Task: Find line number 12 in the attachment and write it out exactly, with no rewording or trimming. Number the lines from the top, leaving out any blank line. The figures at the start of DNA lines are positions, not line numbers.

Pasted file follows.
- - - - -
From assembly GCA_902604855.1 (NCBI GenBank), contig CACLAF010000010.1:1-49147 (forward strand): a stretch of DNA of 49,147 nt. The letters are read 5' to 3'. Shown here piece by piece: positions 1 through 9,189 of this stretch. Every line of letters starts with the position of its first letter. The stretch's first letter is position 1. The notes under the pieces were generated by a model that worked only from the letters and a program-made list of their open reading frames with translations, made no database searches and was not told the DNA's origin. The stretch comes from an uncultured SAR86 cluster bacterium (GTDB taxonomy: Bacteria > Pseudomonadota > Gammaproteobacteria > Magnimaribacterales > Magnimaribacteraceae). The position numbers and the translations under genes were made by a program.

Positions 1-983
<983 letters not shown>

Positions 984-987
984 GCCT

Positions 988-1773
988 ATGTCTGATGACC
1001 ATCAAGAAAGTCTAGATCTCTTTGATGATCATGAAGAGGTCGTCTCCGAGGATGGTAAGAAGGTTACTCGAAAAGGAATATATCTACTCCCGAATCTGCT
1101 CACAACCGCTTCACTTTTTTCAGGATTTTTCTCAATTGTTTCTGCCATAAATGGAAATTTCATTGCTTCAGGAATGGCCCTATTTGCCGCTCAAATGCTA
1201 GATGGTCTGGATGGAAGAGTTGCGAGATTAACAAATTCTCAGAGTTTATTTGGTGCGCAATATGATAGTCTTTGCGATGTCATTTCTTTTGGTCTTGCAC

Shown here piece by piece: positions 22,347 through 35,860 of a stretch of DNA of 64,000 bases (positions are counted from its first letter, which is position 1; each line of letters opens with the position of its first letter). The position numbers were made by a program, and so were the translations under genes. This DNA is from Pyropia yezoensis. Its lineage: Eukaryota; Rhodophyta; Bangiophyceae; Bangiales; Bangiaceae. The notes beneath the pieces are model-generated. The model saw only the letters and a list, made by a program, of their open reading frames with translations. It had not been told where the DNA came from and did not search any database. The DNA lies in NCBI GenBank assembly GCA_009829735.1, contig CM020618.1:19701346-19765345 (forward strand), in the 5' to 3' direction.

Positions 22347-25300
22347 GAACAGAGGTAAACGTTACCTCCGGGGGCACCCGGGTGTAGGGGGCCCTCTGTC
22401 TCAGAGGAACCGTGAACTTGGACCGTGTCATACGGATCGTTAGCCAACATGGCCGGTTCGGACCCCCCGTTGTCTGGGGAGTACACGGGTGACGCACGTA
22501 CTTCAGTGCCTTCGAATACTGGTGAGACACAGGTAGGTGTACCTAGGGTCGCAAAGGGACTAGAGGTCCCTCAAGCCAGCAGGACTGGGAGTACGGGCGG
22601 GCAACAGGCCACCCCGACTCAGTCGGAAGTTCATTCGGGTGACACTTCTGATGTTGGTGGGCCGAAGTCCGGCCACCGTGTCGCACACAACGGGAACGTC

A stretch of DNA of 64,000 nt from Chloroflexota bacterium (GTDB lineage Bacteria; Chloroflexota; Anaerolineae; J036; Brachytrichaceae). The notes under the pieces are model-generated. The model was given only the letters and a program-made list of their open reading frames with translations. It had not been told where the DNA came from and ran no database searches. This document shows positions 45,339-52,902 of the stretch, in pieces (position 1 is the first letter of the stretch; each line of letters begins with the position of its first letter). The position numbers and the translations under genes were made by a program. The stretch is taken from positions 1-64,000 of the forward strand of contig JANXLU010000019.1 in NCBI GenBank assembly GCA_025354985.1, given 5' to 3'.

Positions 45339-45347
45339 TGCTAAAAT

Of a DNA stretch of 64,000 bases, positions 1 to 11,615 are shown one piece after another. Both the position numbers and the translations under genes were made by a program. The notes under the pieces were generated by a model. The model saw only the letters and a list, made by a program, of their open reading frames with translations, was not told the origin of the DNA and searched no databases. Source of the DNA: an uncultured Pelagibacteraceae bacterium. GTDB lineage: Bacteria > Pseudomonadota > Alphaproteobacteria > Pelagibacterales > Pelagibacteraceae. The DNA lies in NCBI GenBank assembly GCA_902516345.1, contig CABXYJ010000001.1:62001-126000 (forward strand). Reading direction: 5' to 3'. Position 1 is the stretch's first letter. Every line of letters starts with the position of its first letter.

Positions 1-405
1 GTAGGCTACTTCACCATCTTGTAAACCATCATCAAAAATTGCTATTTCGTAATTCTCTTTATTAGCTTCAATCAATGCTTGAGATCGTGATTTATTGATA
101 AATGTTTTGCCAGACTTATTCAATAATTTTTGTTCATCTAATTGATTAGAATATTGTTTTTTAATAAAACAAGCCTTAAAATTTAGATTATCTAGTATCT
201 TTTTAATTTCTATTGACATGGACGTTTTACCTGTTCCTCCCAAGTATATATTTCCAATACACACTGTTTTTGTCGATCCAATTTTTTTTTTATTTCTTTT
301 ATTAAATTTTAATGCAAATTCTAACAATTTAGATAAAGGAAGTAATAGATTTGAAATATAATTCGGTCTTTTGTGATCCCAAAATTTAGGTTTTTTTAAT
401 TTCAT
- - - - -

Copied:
Positions 22347-25300